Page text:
Required distributions were determined using the Uniform Lifetime Table in Appendix C of IRS Publication 590. Any remaining account balance was distributed at age 90. Distributions were made at the end of each year.
I assumed 2006 federal income tax brackets. It was not necessary to escalate the tax brackets because the investment return was expressed net of inflation. That is, the inflation adjustment cancels out when calculating the tax rate so long as the same adjustment would be applied to the IRA balance and hence to the amount distributed.
The average tax is the cumulative tax paid divided by the cumulative amount distributed. No second tax calculation was required in this instance because there was no tax in the absence of the IRA distributions.
Accelerated distributions were three times the required distributions.
These data are available at www.cdc.gov/nchs/data/nvsr/nvsr53/nvsr53_06.pdf.
Life expectancies should be adjusted to reflect your current health, family history and whether your spouse is your plan beneficiary. The value of the aftertax contribution was escalated from the date of contribution by 5% real.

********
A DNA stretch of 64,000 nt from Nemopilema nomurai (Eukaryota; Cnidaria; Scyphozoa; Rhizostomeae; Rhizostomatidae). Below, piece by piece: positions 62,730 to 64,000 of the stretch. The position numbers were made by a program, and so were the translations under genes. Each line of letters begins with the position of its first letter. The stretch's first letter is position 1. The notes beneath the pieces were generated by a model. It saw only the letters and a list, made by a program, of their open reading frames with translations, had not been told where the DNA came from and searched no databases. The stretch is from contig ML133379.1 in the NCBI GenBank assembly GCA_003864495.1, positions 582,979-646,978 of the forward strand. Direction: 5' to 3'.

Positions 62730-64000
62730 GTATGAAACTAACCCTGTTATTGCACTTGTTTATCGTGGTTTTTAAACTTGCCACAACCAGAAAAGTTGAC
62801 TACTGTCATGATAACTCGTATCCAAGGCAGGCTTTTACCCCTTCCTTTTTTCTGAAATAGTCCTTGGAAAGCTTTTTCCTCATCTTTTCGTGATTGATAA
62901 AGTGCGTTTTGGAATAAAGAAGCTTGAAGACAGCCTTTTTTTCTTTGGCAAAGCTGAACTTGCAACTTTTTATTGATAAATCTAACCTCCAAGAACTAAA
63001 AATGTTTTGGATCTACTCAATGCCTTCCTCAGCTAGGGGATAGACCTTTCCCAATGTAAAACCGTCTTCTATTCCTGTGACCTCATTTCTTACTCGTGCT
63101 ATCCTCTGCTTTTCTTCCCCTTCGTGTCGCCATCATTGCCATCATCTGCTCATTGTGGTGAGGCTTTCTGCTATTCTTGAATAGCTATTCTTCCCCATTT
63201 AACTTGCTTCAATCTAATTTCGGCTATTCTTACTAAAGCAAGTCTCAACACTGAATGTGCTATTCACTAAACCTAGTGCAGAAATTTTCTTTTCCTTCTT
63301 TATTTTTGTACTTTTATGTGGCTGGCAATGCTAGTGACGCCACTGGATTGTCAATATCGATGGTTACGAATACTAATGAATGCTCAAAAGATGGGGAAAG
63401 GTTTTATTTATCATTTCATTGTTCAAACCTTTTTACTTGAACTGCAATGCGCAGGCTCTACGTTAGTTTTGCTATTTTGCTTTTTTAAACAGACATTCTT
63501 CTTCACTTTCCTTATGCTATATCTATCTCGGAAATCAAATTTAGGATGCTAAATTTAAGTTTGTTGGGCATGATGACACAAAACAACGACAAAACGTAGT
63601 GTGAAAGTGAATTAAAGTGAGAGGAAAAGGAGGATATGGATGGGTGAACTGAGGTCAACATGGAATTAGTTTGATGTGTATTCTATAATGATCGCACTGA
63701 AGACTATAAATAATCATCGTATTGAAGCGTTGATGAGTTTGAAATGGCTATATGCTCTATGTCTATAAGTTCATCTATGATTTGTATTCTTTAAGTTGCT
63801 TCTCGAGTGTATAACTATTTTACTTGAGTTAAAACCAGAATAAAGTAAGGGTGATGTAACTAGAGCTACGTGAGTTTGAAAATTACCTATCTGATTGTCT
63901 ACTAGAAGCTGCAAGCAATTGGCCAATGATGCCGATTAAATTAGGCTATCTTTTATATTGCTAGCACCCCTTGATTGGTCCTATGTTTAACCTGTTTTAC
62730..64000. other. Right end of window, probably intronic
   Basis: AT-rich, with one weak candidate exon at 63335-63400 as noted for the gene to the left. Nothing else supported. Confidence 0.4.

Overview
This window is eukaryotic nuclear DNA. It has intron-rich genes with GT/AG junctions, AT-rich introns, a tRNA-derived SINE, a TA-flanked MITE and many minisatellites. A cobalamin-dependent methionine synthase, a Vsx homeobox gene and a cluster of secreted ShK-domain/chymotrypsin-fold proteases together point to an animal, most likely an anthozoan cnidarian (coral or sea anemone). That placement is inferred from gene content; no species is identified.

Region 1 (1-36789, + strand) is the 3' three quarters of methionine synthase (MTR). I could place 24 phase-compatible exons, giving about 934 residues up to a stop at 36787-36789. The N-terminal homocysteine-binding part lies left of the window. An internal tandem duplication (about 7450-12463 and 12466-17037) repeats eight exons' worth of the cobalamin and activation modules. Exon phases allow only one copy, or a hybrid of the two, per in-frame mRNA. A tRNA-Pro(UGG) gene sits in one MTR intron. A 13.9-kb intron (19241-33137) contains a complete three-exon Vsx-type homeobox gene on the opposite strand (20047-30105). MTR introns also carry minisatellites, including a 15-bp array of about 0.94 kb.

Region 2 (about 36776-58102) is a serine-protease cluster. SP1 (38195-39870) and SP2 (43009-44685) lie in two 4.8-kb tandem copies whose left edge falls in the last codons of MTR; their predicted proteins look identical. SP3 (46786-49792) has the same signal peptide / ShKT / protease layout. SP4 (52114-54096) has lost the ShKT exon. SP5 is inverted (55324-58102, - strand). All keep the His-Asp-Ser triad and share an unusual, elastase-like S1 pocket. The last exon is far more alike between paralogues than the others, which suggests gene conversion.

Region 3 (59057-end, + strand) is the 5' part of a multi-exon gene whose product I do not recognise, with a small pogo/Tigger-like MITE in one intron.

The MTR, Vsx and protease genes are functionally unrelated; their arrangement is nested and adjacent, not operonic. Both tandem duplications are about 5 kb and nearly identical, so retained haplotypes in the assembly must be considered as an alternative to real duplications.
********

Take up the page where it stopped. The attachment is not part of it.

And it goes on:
The value of the pretax contribution was reduced by the average future tax and then escalated from the date of contribution by 5% real.
The value of the deferred tax was escalated from the date of contribution by 3% real. That is, the return differential was 2%.
The benefit in a specific year is the escalated value of the pretax contribution plus the escalated value of the deferred tax less the escalated value of the aftertax contribution. The risked benefit in a specific year is the benefit in a that year times the risk of dying in that year.
The total risked benefit, on which rest the recommendations of Table 2, is the sum of the risked benefits from age 66 through age 100.
There should be a benefit from aftertax contributions after age 65 for certain combinations of tax rates, but this was not investigated.
The minimum distribution rules limit a traditional IRA at death to about one half the value of a Roth pension. For example, a $1 million Roth IRA at age 65 growing at 5% real is worth $2.4 million at age 83 while a traditional IRA with a $1 million aftertax value at age 65 is limited to $1.2 MM at age 83.
A $1.2 million aftertax traditional IRA has the potential to be worth $2.4 million in present value terms to young heirs aftertax. Add $1.2 million dollars of other assets, and the traditional pensioner has potentially left $3.6 million to his or her heirs.
Assuming a doubling in the present value of an IRA distributed over the lives of younger heirs is aggressive, especially for a traditional IRA, but it is not implausible.
I also recommend Reichenstein's "Integrating Investments & the Tax Code" (with William Jennings, John Wiley, 2003) for anyone who seeks higher effective returns through better management of tax issues.